You can also run your sex toys through the dishwasher to sanitize them, but make sure to pay attention to any cleaning instructions regarding water temperature (and be sure you don’t load your machine up with detergent first). Queen doesn’t recommend submerging natural stone-based toys in boiling water, however, in case the toy contains any fissures.

5. Always Use Clean Towels To Dry Off Your Sex Toys After Washing Them

It’s key that you use either a super clean hand towel or a fresh paper towel to dry off your sex toys. Don’t think it’s ever safe to use the dingy hand towel hanging in your bathroom, either: Unless you live alone and never have guests over, or you wash your bath towels daily, then that towel’s almost definitely holding some bacteria hostage.

Also make sure to dry your toys completely before storing them. Regardless of how sanitary your sex toy storage space is, even slightly damp sex toys are susceptible to mold and mildew growth. Not only will fungus likely ruin your them, it’s obviously not something you want to rub on or inside of yourself.

6. Wash Your Sex Toys Before & After You Use Them

It may sound like a hassle to wash your sex toys before and after you use them, especially if you’re in the middle of something sexy and fun. But if you assume your sex toy is safe to use in the morning just because you washed it the night before, you could end up putting yourself at risk for infections. After you clean it with soap, be sure to thoroughly rinse it to avoid irritation, Queen says.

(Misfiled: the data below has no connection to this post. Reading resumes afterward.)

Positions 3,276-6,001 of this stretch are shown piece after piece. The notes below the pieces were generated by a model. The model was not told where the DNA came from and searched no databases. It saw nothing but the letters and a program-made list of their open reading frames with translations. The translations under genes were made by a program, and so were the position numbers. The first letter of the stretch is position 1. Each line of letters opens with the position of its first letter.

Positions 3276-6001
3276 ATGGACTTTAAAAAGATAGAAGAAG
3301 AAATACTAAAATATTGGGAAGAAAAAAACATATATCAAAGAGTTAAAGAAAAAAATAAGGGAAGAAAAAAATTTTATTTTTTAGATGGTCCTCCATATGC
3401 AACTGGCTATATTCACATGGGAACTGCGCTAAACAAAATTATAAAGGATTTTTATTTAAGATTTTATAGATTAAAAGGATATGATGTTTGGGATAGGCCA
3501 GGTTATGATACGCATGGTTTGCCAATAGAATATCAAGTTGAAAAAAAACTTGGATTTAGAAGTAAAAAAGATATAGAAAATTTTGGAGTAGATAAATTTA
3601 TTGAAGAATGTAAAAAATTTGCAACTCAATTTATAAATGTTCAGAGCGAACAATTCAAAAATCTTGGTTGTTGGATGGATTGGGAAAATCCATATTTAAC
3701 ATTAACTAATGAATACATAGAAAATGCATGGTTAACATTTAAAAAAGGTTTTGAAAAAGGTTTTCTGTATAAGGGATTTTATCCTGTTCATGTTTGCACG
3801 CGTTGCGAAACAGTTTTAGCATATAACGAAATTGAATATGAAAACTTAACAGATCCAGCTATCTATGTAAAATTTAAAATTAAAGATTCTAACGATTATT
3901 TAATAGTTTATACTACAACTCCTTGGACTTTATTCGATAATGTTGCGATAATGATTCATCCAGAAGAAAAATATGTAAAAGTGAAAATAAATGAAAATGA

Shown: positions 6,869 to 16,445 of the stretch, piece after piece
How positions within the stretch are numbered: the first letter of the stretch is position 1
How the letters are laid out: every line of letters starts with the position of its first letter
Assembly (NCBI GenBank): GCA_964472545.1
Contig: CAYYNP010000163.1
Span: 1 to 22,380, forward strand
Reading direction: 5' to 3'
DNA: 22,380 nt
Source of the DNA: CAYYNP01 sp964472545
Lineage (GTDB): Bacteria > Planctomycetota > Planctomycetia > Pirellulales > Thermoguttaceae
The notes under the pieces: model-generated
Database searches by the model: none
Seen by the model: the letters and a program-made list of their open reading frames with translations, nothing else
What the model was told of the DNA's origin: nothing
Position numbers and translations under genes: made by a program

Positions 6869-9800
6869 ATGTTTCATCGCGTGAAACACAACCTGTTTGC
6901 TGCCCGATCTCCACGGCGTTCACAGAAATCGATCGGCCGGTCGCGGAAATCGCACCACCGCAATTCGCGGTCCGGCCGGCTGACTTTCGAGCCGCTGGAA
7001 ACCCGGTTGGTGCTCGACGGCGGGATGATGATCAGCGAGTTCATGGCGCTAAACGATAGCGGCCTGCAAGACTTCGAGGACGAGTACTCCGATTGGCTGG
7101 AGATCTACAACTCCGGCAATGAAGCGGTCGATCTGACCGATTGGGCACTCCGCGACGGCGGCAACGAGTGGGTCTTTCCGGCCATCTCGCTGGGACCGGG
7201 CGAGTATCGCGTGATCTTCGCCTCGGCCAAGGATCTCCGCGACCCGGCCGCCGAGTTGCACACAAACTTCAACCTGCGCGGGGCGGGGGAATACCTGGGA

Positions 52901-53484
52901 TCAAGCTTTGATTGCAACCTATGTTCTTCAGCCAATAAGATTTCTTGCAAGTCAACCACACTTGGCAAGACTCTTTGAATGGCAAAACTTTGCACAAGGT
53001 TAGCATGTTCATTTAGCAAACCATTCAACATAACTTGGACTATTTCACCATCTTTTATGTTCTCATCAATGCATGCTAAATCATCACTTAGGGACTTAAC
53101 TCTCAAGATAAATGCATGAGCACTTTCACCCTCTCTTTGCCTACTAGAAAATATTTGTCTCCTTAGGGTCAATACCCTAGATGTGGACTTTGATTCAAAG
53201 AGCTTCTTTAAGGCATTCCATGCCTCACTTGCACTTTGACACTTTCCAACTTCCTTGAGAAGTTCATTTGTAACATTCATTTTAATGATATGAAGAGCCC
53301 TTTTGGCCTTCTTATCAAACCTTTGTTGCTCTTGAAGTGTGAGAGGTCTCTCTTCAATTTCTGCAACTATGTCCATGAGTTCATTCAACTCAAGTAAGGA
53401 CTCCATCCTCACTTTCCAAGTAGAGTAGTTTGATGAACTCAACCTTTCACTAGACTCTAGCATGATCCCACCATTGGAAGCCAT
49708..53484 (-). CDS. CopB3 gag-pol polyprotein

Stubbs notes that you should also wash your toys right when you take them out of the package. “Even though they’re new toys, the factories they came from aren’t clean rooms,” she says.

Storing your sex toys in their own sanitized case or bag directly after washing them will help keep them hygienic, but it’s still a good idea to wash your toys both before and after you use them: It'll only take a minute, and knowing you’re protected from infection means you can fully focus on pleasure.


Megan Stubbs, board-certified sexologist, author of Playing Without a Partner: A Singles Guide to Sex, Dating and Happiness

Carol Queen, staff sexologist at Good Vibrations